- For most retirees, Medicare Part A will be free, but Part B will come with premiums.
- Monthly premiums are based on income for the tax year two years prior.
- Parts C and D are offered by third-party providers, which means your premiums and coverage will vary by insurer.
Medicare Part A is offered premium-free to qualifying retirees. This free plan will cover your hospitalizations and nursing home care, as well as home healthcare and hospice costs.
But for your doctor visits and preventive care, you’ll need Part B. Unlike Part A, you’ll pay premiums on this plan. Medicare Part B premiums are based on your income, but unless you’re a high earner after retirement, your premiums will likely fall on the lowest tier.
What Are Medicare Part B Premiums?
As long as you’ve paid into the Medicare system long enough during your working years, you’ll be eligible for premium-free Part A upon reaching age 65. But you have the option of adding Part B. You aren’t required to sign up for Medicare Part B--or Medicare at all--but you may find that alternatives like private health insurance are costlier than Part B premiums. Still, it can’t hurt to price both options.
Part B premiums pay for many of your basic healthcare costs. Any in-patient hospital treatments will be covered by Part A, but you’ll still need insurance to cover preventive care and treatment by doctors and specialists, which is where Part B comes in.
Medicare Part B Costs for 2020
Medicare premiums can change from one year to the next. But the 2020 Medicare Part B premium for most people is $144.60. This is based on your income from two years ago, so 2020’s premiums are priced using your income in 2018. As long as you earned $87,000 or less, or $174,000 if you’re married and filed jointly, you’ll fit into this premium tier.
The premiums increase exponentially after that. Here’s how it breaks down:
- Up to $109,000 ($218,000 for couples): $202.40
- Up to $136,000 ($272,000 for couples): $289.20
- Up to $163,000 ($326,000 for couples): $376.00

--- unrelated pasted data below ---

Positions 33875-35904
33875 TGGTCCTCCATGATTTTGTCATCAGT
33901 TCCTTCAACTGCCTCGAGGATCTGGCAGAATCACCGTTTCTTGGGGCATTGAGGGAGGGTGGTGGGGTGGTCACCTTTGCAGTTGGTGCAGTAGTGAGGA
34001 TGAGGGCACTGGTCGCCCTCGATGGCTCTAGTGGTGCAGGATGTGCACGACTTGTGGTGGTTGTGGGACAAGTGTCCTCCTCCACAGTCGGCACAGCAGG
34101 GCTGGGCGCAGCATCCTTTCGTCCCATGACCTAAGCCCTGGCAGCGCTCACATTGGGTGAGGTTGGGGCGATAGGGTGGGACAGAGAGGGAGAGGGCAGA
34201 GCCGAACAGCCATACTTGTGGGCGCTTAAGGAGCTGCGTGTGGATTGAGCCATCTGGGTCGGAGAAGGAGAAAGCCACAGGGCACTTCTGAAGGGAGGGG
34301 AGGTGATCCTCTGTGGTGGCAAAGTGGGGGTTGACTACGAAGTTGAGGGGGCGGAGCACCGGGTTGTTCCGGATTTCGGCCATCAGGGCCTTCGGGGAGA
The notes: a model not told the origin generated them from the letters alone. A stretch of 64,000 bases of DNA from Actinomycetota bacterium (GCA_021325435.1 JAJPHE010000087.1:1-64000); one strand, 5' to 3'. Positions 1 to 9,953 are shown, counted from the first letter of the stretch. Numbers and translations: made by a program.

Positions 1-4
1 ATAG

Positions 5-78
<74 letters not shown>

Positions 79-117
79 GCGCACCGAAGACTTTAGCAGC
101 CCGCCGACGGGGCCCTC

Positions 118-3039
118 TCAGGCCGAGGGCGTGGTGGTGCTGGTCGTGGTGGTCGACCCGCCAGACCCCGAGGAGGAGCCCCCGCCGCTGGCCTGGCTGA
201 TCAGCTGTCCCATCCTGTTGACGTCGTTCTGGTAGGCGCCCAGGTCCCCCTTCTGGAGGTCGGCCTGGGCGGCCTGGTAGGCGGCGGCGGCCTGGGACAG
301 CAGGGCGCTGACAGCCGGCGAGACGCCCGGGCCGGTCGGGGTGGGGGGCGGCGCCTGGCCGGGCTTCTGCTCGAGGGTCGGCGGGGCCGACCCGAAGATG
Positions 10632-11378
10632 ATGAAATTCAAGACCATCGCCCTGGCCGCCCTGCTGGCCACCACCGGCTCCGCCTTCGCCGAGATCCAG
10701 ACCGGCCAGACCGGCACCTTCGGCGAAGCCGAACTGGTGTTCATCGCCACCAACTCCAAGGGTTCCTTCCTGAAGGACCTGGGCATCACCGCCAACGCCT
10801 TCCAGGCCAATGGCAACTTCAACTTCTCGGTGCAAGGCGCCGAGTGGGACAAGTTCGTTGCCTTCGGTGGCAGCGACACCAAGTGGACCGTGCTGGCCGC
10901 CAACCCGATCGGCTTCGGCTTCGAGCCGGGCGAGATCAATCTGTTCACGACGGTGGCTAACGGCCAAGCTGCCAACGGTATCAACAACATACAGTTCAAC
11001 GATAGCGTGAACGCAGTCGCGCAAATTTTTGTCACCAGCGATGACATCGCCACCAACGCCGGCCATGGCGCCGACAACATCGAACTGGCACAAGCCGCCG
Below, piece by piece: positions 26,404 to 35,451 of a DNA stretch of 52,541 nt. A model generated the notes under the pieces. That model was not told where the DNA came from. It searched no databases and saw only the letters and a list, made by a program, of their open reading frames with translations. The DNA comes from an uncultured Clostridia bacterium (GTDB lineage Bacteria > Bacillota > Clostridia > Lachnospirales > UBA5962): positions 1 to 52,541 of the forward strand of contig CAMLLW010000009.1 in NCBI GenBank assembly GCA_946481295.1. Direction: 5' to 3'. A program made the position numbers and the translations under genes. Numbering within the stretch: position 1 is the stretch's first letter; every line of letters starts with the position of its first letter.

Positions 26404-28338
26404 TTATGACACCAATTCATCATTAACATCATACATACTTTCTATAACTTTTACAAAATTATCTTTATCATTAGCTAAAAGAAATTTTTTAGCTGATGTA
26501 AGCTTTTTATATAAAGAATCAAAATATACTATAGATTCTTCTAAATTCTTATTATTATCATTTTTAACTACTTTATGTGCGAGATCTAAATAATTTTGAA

- Up to $500,000 ($750,000 for couples): $462.70
- $500,000 or above ( $750,000 and above for couples): $491.60
Eligibility for Medicare Part B
Now that you know what is the Medicare Part B premium for 2020, it can help to learn when you’ll be eligible. As long as you’re approved for premium-free Part A, you’re automatically eligible for Part B. For Part A, you’ll need to be 65 or older or suffer from an approved disability or end-stage renal disease.
Medicare Part C
As great as Medicare Parts A and B are, they still don’t cover everything. That means as you’re calculating what are Medicare premiums, you’ll also need to factor in the cost of Medicare Part C. Also known as a Medicare Advantage plan, this covers your care costs for things like vision, hearing, dental, and health and wellness programs
Often you can find Medicare Advantage plans with no premiums. However, it’s important to pay attention to your out-of-pocket costs with these plans. You may be better off adding Part C to your Medicare monthly premiums to get a lower copay.
Medicare Part D
When looking at what does Medicare Part B cover 2020, you may also notice that your prescription costs aren’t included. That’s where Part D comes in. Both Parts C and D are offered through third-party insurers, so the prescriptions your specific plan covers will vary by plan. The premiums you pay will also vary and will often be based on your annual income.
The CARES Act of 2020
Medicare B premiums are already set for the year, but other things have changed due to the pandemic. Medicare, specifically, has been affected due to legislation called the CARES Act of 2020. If you have Medicare and need to be tested or treated for COVID-19, Medicare is limited in how much you can be responsible for paying if you go to an out-of-network provider. You can’t pay more out of pocket than you would have paid if you’d stayed in network.
When researching what is Medicare Part B premium, it’s important to note that premium amounts and coverage are subject to change from one year to the next. Next year’s premiums will be based on your 2019 earnings, so you may be in for a reduction if you retired that year and your income declined. We recommend working with a Certified Financial Planner® to determine if Medicare Parts B, C, and D are best for you or if you’d be better off choosing a private insurance policy.